M Courtney addressed the Bench at great length. He questioned if ever the chairman, with all his experience, had heard facts so exaggerated as those which as those which had been dwelt upon by his learned friend. He, Mr C., was at a loss to know how the relief given to Mr Kie could affect the pauper who now claimed relief. When Farlam refused relief, after Kent was blind, and had become more feeble, why was he not removed as they had then had no relief for six or seven years. The observations of his learned friend respecting Kent's being a slave, though no sale had been proved, could soon be set at rest, for it was an undisputed point of English Law, that when a slave set his foot upon British ground he became a free man to all intents and purposes, the same as if he were a Frenchman or a Spaniard. The man was sui juris, and capable of contracting; and if he, Mr C., proved a contract implied, it was sufficient; for if a man moves through seven different parishes, the last fixes him, if he be under any contract; and he would prove that Kent was for years in the service of Mr Senhouse. For this purpose he called Mrs. Irwin daughter of the late Mr Senhouse, of Calder Abbey, who remembered Kent being brought to her father as a slave, and was always considered as such. He got his liberty, after seven or eight years' service, on account of his good conduct, and then went to sea. He once wrought as a gardener at Barrock Lodge. Mr Aglionby replied, and the Bench confirmed the order unanimously, but refused costs.The Rev. Mr Barwis thought the decision was a proper one; for if a woman with a settlement married a man with none, as soon as the man died, the maiden settlement again reverted.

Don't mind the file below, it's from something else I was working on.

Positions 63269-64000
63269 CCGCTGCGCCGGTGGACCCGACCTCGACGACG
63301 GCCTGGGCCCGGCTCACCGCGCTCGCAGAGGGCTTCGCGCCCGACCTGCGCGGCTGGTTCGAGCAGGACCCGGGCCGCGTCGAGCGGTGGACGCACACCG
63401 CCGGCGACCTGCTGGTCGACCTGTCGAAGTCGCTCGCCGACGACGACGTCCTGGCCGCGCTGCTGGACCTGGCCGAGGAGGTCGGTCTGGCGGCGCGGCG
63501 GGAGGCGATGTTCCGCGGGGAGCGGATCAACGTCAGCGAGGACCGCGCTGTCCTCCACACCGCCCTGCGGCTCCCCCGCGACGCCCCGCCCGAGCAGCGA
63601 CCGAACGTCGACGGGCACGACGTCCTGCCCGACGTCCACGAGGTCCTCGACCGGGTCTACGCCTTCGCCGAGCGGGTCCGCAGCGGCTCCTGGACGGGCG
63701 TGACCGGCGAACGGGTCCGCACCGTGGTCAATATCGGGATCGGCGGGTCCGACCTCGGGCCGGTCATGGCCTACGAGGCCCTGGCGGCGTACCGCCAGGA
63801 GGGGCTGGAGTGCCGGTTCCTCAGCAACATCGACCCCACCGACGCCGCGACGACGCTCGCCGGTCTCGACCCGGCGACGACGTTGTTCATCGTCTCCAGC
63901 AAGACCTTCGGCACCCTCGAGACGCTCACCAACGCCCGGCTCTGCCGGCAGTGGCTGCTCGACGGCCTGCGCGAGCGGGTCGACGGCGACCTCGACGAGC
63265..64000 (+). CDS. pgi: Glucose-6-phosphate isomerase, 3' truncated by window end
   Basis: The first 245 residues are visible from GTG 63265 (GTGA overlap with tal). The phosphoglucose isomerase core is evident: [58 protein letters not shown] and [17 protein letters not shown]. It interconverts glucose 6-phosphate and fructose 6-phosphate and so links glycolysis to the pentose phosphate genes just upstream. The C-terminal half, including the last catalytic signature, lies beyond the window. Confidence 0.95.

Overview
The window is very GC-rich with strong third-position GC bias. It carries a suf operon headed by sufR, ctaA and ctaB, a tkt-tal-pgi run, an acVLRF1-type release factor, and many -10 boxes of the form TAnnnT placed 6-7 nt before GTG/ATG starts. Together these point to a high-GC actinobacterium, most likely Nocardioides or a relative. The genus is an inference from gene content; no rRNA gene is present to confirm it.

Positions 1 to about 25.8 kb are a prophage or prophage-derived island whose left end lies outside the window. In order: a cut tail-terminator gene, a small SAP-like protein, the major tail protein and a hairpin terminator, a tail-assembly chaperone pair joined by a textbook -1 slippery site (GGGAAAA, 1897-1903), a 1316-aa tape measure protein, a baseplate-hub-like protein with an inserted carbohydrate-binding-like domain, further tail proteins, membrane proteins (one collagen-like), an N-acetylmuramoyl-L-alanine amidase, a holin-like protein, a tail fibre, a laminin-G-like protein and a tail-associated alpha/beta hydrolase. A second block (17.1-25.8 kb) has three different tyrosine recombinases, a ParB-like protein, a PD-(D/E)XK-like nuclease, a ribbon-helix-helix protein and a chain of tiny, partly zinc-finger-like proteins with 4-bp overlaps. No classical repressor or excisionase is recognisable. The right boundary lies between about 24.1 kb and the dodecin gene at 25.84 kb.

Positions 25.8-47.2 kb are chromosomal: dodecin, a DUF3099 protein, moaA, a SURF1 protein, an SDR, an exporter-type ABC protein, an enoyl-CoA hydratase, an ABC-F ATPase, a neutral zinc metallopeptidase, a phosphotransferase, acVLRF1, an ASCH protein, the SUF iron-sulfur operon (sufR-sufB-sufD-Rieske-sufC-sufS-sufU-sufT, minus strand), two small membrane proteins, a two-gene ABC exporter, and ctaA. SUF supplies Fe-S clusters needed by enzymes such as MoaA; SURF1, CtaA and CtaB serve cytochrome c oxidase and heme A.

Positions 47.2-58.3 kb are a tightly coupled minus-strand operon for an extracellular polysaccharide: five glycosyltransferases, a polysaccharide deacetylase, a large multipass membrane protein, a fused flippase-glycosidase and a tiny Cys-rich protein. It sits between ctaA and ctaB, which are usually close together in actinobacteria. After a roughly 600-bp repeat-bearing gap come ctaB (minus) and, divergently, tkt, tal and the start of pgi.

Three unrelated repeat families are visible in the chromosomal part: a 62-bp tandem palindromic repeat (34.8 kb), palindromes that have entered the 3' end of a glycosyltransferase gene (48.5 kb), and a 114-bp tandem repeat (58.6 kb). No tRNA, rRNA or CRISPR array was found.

Death of a Carlisle Notable

Carlisle Patriot Friday 23 July 1886